A total of 24 facial anatomic sites were treated with the 532 and the 940nm wavelength lasers. The presence and severity of side effects such as pain, erythema, crusting, swelling and blistering were assessed.

The researchers found pain associated with the laser treatment was significantly less for the 940nm wavelength compared to the 532nm wavelength. Erythema post-treatment was significantly less with 940nm relative to 532 nm. Significant crusting and swelling were only reported with the 532nm wavelength. Visual improvement with the 940nm wavelength was greater than that achieved with the 532nm wavelength. On photographic evaluation, the 940nm laser was significantly more efficacious for larger caliber vessels than 532nm. Both wavelengths were equally effective for smaller caliber vessels.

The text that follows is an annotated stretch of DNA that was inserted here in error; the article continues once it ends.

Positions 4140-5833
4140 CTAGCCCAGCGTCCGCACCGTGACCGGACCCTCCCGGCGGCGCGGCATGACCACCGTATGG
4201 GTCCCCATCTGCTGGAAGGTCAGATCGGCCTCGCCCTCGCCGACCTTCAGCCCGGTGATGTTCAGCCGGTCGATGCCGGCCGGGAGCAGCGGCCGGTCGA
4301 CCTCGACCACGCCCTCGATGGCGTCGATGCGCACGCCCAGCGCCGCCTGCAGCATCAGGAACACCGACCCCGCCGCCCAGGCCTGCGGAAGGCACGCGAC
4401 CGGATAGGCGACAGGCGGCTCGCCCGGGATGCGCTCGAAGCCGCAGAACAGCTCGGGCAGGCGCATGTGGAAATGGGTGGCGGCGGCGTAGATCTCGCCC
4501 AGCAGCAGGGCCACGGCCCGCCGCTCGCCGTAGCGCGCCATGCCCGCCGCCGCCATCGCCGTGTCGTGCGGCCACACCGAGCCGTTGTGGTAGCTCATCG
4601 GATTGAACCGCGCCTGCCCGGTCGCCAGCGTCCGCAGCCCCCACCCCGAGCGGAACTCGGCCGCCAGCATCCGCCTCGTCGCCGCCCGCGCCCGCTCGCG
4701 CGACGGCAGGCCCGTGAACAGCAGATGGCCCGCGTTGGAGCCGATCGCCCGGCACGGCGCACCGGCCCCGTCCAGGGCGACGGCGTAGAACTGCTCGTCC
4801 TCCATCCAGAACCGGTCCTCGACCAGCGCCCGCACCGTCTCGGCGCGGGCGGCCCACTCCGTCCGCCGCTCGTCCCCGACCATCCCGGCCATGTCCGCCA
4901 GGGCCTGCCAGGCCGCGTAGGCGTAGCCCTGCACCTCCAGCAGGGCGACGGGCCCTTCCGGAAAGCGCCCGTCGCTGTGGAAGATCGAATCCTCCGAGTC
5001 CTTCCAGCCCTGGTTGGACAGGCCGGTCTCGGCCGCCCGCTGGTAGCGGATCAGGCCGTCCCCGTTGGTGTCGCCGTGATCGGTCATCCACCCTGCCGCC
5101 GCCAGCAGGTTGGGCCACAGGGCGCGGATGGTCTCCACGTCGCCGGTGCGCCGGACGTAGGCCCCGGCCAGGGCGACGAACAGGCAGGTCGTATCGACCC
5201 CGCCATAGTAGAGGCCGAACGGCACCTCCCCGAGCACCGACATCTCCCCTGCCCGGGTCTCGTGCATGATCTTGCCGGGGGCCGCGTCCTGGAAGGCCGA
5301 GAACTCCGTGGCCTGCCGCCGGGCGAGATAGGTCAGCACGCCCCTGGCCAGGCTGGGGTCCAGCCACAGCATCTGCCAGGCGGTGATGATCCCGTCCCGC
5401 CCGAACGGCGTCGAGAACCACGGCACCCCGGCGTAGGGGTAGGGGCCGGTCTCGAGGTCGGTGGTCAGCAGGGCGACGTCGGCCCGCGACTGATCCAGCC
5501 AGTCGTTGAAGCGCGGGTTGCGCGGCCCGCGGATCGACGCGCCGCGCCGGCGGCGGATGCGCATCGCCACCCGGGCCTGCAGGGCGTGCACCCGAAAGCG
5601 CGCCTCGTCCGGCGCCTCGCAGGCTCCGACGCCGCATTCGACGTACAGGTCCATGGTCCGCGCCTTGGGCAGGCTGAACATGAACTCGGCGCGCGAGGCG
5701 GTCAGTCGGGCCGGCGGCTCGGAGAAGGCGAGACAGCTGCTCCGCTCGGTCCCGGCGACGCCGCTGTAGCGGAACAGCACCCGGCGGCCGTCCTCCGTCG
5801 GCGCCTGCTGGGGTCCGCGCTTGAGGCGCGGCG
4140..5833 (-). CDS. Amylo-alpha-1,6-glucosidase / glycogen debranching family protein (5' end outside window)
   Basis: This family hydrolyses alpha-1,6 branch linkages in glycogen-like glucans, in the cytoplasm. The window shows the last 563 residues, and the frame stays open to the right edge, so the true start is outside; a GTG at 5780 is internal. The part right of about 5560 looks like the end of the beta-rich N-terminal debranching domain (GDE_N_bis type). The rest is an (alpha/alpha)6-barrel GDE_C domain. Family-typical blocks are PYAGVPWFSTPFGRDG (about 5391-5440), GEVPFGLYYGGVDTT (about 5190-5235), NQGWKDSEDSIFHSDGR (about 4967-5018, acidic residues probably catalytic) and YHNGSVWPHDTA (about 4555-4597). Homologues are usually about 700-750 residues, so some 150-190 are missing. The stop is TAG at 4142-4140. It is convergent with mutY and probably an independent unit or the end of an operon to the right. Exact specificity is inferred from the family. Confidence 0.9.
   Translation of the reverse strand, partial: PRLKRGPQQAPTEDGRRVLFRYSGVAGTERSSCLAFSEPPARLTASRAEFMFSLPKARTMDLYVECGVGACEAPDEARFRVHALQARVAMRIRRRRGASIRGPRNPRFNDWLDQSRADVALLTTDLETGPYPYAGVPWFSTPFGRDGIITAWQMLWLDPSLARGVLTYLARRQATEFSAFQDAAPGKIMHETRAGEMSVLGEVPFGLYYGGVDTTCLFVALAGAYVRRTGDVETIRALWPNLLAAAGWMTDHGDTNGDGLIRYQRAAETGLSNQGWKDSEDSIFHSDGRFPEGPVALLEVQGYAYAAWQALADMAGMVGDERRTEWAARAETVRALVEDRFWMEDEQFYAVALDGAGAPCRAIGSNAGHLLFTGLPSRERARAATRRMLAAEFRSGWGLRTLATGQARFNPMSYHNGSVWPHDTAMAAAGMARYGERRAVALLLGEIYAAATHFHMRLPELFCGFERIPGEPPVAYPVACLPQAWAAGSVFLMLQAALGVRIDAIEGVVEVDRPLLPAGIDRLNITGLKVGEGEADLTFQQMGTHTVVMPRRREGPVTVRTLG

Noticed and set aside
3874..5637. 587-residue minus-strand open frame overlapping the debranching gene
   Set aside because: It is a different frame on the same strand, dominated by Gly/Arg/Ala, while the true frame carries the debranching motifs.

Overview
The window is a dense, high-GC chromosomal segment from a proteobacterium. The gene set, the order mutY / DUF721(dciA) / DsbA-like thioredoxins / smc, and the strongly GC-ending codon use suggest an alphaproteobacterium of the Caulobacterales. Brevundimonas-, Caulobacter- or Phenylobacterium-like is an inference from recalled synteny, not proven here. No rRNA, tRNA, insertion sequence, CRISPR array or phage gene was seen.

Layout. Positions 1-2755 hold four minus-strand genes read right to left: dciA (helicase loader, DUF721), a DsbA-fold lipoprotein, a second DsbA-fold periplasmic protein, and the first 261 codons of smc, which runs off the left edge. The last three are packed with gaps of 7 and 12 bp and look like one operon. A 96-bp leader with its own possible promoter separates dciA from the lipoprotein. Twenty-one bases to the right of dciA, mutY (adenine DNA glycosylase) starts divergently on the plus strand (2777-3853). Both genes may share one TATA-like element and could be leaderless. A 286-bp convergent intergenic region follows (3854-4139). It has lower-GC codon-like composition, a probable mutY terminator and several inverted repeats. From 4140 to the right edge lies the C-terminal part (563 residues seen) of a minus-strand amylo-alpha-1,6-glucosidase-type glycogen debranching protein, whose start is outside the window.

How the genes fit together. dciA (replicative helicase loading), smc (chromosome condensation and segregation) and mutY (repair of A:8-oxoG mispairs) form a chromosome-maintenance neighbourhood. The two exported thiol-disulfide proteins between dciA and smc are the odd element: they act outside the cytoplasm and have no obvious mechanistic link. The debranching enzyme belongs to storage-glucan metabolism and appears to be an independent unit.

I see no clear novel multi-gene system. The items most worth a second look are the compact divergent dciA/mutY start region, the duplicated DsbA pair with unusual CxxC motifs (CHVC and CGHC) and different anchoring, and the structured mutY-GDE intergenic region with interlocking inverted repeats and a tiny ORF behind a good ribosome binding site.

"The 940nm diode laser was found to have greater efficacy for deeper blood vessels based upon its superior penetration of the dermis with a longer wavelength. In addition, the 940nm wavelength corresponds with a lesser absorption peak of oxyhemoglobin than that for 532 nm, resulting in slower and more uniform heating of the vessel," said lead author Emily Tierney, MD, an assistant professor of dermatology at BUSM. "In addition, there is minimal melanin absorption at the 940nm wavelength, and thus, there is less risk of post-inflammatory change or scarring," she added.

Given the efficacy and safety of the 940nm wavelength laser, the researchers recommend this wavelength be added to the standard treatment facial vasculature.


Story Source: